Pre-selection of individuals with epidemiological risk factors for Helicobacter pylori infection and atrophic gastritis could increase the efficiency of serologic screening.
This could prevent peptic ulcer disease and gastric cancer in Western countries.
|The prevalence of H. pylori is high in migrant populations|
|Scandinavian Journal of Gastroenterology|
Dr Annemarie De Vries and colleagues from the Netherlands determined the prevalence of and risk factors for H. pylori infection and atrophic gastritis in a migrant community.
Inhabitants from an urban district in Rotterdam, The Netherlands with a large proportion of immigrants were randomly selected.
The team collected information on demographic factors, socio-economic status, lifestyle, history of dyspeptic symptoms and medication use.
In addition, serologic H. pylori and CagA status, and the presence of atrophic gastritis were evaluated.
The researchers evaluated a total of 288 subjects.
Surinamese or Antillean, Turkish, Cape Verdian and Moroccan subjects were H. pylori-infected in 65%, 82%, 86% and 96% of cases, respectively.
However, the infection rate in Dutch subjects was 46%.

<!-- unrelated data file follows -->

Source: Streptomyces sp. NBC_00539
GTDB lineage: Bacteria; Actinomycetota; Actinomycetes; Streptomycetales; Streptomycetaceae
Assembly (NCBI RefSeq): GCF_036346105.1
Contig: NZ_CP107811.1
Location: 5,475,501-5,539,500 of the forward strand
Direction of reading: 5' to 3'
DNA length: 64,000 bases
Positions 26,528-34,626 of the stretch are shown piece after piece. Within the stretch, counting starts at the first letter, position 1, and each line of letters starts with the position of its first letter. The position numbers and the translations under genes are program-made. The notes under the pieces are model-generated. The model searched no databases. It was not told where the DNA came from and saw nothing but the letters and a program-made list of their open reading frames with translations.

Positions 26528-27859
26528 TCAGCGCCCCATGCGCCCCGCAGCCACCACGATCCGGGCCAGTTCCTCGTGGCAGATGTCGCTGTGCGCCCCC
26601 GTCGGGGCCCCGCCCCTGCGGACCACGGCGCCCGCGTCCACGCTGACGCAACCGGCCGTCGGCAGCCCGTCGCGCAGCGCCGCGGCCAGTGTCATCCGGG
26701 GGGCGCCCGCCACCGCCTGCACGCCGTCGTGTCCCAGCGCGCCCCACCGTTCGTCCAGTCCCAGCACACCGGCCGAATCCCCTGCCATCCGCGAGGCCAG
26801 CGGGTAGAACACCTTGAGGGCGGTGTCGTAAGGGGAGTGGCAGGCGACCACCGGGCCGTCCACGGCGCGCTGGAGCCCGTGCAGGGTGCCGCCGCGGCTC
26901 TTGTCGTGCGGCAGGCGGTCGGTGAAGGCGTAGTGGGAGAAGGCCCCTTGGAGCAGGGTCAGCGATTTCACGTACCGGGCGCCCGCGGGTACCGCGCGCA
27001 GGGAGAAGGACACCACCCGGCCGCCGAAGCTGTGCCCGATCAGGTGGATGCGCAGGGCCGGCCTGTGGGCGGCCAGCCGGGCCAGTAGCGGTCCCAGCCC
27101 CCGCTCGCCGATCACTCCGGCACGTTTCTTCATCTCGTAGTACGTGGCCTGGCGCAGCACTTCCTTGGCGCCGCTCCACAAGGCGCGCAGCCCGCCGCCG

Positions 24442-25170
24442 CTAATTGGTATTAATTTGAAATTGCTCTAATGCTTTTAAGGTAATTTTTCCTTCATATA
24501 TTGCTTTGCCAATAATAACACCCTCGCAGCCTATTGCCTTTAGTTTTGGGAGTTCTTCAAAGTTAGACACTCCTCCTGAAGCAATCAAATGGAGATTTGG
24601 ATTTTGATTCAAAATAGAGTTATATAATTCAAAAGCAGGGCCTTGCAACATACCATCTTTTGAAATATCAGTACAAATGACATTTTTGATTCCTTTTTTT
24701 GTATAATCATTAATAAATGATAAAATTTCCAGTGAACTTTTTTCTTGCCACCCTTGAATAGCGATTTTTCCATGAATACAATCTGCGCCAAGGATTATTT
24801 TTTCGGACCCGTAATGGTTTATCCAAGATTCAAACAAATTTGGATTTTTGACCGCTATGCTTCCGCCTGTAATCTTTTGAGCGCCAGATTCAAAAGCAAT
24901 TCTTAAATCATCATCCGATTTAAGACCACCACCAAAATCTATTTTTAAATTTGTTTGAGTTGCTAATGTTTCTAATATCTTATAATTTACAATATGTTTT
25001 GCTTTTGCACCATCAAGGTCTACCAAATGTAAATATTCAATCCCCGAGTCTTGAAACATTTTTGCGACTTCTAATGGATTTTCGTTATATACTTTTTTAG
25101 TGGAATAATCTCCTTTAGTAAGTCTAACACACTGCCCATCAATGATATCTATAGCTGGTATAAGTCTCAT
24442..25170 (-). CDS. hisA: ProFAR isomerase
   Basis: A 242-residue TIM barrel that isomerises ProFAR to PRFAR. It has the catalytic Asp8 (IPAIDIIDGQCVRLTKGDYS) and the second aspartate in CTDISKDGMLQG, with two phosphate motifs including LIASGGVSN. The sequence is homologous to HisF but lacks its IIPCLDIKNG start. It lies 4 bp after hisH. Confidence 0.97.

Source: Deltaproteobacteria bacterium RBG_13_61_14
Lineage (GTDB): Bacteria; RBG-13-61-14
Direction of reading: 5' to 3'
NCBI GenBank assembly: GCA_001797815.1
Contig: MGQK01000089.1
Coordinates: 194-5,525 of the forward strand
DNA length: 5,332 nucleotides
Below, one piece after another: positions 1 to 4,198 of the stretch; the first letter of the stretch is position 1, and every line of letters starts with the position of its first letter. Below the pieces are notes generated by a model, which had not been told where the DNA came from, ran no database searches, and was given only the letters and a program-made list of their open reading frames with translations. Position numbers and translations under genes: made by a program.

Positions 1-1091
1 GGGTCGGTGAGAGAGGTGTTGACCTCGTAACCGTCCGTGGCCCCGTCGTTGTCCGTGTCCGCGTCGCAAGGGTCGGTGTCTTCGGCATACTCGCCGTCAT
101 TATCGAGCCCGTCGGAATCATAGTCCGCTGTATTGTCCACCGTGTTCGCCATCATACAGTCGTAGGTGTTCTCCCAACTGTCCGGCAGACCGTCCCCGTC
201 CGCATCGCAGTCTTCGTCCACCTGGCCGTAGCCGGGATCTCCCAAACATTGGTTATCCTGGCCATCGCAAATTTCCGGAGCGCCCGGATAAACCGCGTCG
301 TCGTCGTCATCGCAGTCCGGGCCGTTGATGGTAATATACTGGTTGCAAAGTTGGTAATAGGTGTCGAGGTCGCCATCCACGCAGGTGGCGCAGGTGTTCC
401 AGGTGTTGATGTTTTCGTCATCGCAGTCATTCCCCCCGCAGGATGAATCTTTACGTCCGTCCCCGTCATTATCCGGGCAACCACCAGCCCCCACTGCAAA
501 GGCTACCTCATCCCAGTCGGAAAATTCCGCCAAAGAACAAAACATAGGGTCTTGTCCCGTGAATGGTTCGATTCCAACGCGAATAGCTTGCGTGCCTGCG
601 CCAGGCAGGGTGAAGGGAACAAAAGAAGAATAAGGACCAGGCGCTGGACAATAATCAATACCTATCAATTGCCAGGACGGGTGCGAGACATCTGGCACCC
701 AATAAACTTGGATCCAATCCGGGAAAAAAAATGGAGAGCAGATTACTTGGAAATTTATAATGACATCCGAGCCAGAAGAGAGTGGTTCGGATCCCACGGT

Within multivariate logistic regression analysis, ethnicity and number of persons in a household were identified as independent risk factors for H. pylori infection.
The team found that mean pepsinogen I level and pepsinogen I/II ratio were significantly lower in subjects of non-Dutch origin as compared to Dutch subjects.
No Dutch subjects suffered from atrophic gastritis, as compared with 12 subjects of non-Dutch origin.
Dr De Vries' team concluded, "The prevalence of H. pylori is high in migrant populations in The Netherlands."
"Furthermore, markers of atrophic gastritis are increased in subjects of foreign origin."
"Therefore, these migrant communities may constitute a target group for serologic screening to prevent H. pylori-related complications in Western countries."